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Wolfgang Van Halen: Sing the Solo

wolfgang van halen wong notes cory wong

Wolfgang Van Halen joins Cory for the season 7 premiere of Wong Notes! Chatting before the release of Mammoth II, the duo discuss guitar trios, 5150 studios, cloning, touring with Metallica, plus: Who’s that playing wah on the record? What’s WVH’s rig? And much more.


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On his new record, WVH has lots to share. When it comes to writing and recording rhythm tracks, he’s says, “It’s all groove.” Later, he adds, “I’ve always championed myself as more of a rhythm player than anything.”

And on what’s next for EVH gear, he promises that there’s much more in store.But the most profound thoughts come when the pair go deep on music. WVH shares his soloing philosophy, which he learned from his father:

"Something I follow … when I write guitar solos that my dad taught me … is you can shred all you want, but if you can’t sing the solo, then it’s usually not working. There’s always a moment … that you can do the wankery of a shreddy solo, but it’s important to be able to hum the melody, you know? That usually, with the way that I write solos … is really deliberate in the way that I write … I’m a pretty poor off-the-cuff soloist, I like to really plan things out and have it be this nice piece. It kind of forms up with a melody, then it crescendos, then by the end it wraps up with … maybe a tapping section or a shreddy sort of passage. Basically, the main thing is you should be able to hum it. The melody should be in your head.”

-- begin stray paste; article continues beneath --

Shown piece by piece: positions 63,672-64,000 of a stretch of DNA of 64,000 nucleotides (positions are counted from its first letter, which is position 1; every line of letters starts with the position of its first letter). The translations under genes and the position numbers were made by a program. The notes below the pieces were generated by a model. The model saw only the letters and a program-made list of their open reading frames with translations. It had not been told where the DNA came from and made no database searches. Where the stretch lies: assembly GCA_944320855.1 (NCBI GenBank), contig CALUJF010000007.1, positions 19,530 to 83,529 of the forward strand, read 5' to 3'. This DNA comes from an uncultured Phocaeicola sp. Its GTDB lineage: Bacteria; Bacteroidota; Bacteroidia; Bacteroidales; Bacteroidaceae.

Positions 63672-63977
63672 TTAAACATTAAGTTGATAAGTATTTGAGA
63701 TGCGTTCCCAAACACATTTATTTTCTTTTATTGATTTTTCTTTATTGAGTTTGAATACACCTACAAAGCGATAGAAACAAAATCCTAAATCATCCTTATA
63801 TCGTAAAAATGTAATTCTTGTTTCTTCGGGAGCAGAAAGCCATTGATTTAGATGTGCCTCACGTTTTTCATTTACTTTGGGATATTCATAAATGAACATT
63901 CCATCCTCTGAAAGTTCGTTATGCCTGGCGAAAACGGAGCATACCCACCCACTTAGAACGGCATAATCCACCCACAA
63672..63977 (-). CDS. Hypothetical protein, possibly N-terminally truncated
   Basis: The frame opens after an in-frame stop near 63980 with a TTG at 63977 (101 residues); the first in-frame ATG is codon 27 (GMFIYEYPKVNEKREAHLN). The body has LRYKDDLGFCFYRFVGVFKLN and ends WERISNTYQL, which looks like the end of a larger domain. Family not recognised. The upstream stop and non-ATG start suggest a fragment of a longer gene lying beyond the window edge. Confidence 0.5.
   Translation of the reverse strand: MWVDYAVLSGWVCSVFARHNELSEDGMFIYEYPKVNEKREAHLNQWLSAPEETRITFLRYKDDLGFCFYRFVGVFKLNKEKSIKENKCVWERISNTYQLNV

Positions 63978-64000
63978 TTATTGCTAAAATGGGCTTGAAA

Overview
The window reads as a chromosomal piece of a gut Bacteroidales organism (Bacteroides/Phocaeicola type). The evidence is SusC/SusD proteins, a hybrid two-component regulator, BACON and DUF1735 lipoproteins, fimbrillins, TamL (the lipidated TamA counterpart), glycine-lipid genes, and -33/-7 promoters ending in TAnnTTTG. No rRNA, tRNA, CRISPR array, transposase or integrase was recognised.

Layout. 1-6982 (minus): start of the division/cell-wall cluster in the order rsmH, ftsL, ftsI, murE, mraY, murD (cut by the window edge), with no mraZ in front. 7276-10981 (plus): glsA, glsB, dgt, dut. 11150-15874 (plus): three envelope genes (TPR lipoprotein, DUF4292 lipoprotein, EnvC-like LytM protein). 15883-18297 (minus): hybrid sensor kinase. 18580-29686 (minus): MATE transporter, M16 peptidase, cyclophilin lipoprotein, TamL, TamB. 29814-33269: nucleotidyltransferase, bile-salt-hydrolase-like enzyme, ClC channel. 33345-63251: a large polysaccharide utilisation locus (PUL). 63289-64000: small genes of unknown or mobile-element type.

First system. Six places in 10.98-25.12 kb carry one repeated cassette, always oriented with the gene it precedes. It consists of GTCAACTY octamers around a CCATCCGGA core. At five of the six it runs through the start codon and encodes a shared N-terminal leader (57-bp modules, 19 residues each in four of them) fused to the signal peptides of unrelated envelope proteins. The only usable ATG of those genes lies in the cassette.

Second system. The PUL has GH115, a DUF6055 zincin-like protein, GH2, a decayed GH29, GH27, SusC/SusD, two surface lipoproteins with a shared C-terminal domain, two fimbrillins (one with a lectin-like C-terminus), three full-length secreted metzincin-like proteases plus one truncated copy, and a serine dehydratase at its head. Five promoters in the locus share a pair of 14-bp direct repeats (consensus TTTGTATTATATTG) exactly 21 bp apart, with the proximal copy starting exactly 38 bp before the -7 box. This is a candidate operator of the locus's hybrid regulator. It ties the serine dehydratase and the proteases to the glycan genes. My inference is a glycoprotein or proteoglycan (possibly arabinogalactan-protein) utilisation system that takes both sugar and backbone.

On her new record with her trio, Molly Miller executes a live-feeling work of structural harmony that mirrors her busy life.

Photo by Anna Azarov

The accomplished guitarist and teacher’s new record, like her lifestyle, is taut and exciting—no more, and certainly no less, than is needed.

Molly Miller, a self-described “high-energy person,” is fully charged by the crack of dawn. When Ischeduled our interview, she opted for the very first slot available—8:30 a.m.—just before her 10 a.m. tennis match!

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King Gizzard & the Lizard Wizard started out as a “joke” band. As guitarist/songwriter Joey Walker says with a grin, “Now the joke’s on us.”

Photo by Maclay Heriot

With their 26th release, Flight b741, the prog-rockers make it hard but highly rewarding for fans to keep up. Behind that drive lies a wealth of joy, camaraderie, and unwavering commitment to their art.

There’s a dangerous, pernicious myth, seemingly spread in perpetuity among fledgling artists and music fans alike, that when you’re a musician, inspiration—and therefore productivity—comes naturally. Making art is the opposite of work, and, conversely, we know what happens to Jack when there’s all work and no play. But what happens when the dimensions of work and play fuse together like time and space? What happens to Jack then? Well, behind such an instance of metaphysical reaction, undoubtedly, would be King Gizzard & the Lizard Wizard.

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